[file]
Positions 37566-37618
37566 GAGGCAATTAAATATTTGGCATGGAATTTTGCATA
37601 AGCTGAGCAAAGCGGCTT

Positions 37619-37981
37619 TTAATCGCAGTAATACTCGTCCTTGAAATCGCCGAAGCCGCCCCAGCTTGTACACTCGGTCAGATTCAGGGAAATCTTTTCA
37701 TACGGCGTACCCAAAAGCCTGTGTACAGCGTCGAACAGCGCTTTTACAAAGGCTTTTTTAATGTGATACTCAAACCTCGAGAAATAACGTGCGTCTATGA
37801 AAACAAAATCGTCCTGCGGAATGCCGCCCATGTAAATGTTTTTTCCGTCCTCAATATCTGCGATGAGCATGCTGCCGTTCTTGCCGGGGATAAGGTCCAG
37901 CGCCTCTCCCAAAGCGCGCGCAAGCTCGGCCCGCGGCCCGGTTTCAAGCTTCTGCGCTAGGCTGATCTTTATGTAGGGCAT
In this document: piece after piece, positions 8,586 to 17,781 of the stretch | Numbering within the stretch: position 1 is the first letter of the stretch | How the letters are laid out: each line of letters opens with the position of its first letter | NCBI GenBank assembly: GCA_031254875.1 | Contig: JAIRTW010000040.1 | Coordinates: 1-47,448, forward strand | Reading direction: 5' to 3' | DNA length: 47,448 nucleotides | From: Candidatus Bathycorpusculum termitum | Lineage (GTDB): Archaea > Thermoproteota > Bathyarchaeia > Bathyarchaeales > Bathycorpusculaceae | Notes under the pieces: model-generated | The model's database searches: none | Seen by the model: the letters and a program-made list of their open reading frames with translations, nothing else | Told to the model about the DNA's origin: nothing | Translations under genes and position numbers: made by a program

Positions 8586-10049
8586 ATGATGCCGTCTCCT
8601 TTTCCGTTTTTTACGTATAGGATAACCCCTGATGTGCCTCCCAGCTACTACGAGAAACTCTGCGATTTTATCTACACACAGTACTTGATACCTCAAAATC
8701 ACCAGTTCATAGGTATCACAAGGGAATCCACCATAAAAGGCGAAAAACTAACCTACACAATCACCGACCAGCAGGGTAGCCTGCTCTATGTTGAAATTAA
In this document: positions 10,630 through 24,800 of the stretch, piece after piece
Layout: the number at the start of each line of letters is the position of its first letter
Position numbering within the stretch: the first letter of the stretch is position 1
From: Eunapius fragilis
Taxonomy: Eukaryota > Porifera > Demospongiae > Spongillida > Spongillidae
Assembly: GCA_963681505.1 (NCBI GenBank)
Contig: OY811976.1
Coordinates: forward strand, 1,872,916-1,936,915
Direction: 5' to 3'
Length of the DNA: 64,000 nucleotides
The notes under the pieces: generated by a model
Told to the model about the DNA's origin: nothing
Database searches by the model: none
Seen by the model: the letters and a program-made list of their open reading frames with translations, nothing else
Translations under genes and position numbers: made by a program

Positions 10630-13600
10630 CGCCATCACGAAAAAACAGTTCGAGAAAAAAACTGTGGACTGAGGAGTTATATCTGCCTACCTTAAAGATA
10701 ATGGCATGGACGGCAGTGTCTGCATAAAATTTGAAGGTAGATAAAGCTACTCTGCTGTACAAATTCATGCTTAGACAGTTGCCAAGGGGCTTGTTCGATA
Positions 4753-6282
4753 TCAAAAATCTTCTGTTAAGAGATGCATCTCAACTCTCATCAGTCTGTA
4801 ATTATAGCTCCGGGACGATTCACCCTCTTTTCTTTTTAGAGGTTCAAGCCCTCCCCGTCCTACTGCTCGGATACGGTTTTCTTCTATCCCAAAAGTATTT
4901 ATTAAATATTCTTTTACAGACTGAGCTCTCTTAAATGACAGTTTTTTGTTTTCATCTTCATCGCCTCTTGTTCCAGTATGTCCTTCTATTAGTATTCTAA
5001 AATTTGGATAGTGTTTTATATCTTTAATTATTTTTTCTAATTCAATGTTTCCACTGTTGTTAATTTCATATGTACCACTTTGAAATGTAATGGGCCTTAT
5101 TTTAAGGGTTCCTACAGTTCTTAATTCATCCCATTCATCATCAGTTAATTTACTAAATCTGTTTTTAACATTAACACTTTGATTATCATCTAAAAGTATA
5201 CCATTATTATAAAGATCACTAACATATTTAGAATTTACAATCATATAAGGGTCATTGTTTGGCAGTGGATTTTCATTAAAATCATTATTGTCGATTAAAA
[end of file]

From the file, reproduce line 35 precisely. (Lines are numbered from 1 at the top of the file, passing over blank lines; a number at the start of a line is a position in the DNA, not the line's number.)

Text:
4901 ATTAAATATTCTTTTACAGACTGAGCTCTCTTAAATGACAGTTTTTTGTTTTCATCTTCATCGCCTCTTGTTCCAGTATGTCCTTCTATTAGTATTCTAA